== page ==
Specialet 30 november - Aalborg Universitet

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Specialet 30 november - Aalborg Universitet

Aalborg Universitet International skatteret Kathrine Vestergaard

The Danish employee could, if he becomes subject to limited tax liability and performs some of the work at

home in Sweden, continue to be covered by the Danish social security according to the special treaty about

social security. This will be most advantageous, as the Danish contribution is significantly lower than the

Swedish. If the Danish employee works at home in Sweden in this situation, he will reduce travel expenses,

and taxes will be reduces compared to full time work in Denmark. If the Danish employee works less than

half of the time in Denmark in each 3‐month period, he would be governed by Swedish social security,

which will give a lower wage, lower tax and thus a lower disposable income.

If the Danish employee instead takes a job in Sweden for a Swedish employer, he will be taxed in Sweden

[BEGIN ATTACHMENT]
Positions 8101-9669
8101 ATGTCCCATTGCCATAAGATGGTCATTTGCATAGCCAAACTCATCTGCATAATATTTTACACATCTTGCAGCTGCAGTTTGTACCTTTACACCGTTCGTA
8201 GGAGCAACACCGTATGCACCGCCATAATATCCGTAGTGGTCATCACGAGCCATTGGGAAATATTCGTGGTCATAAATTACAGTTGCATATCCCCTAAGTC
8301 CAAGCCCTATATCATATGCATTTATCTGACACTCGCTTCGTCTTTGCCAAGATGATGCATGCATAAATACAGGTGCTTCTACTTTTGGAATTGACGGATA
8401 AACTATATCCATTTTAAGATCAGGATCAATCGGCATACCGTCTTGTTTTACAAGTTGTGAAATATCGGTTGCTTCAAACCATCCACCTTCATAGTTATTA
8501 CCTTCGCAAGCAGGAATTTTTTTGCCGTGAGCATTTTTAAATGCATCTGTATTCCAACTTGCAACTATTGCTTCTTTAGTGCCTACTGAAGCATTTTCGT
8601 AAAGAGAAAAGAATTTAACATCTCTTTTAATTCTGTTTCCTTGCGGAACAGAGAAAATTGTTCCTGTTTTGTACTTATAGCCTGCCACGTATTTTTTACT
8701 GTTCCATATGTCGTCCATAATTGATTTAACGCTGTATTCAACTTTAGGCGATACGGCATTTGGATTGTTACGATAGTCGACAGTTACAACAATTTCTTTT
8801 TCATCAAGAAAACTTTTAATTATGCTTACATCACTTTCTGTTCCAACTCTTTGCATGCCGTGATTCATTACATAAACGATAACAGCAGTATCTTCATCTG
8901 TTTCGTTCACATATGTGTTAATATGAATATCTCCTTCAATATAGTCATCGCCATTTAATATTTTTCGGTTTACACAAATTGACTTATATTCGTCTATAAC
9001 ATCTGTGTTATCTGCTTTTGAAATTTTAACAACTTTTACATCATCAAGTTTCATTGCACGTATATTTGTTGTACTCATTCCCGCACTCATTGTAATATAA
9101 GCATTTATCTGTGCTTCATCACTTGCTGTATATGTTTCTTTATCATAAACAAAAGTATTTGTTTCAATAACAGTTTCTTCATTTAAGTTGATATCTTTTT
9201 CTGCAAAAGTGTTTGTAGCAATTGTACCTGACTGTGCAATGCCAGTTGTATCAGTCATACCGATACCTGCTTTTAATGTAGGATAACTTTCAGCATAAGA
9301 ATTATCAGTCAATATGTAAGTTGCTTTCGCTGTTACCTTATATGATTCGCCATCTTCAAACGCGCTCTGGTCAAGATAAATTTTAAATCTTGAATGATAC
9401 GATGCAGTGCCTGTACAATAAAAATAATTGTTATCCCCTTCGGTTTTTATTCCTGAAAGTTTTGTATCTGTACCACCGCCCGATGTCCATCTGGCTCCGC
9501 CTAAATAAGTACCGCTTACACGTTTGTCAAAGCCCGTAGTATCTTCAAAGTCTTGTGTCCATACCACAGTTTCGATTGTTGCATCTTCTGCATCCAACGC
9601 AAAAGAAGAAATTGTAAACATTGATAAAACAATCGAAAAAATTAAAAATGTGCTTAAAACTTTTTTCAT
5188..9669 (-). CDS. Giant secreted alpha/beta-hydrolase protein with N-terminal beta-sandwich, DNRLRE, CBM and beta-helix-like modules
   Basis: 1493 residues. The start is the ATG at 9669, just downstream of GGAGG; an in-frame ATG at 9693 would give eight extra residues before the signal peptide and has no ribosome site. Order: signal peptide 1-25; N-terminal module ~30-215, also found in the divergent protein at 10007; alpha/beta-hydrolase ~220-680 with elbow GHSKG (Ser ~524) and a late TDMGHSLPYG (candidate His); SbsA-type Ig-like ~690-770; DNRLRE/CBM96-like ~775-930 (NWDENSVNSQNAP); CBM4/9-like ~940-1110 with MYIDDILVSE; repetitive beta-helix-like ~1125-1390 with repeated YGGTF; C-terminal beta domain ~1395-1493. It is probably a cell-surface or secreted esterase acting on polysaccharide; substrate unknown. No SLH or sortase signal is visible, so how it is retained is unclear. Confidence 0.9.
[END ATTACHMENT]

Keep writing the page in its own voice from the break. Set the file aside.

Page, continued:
according to the DTC art. 15, paragraph 1, and Denmark will have to provide relief for the Danish tax. If the

person works full time in Sweden, he will be covered by the Swedish social security, and Denmark will have

to provide relief for the entire Danish tax on the Swedish wage. The Swedish wage would therefore either

be taxed under the general Swedish tax rules or by the special Swedish SINK‐tax. When working full time in

Sweden for an entire year the Danish employee will get the most appropriate taxation by using the general

rules, because this allows several deductions from the taxable income despite the higher taxes. If the

Danish employee works some of the time at home in Denmark instead, he could continue to be covered by

the Danish social security according to the special treaty about social security. This will be most

advantageous in this situation, as the Danish contribution is significantly lower than the Swedish. The travel

expenses will be reduces, but now the employee has to pay some tax to Denmark. Because of the Danish

social security, Denmark only provide relief for a part of the Danish tax, and the Danish employee will

therefore have to pay more taxes total. Despite of the higher taxes, the Danish employee would have the

most disposable income, when he works more than 25 % of the time in Denmark without applying for the

Swedish social security, because this will give him a higher wage after the total social security contributions

are deducted.

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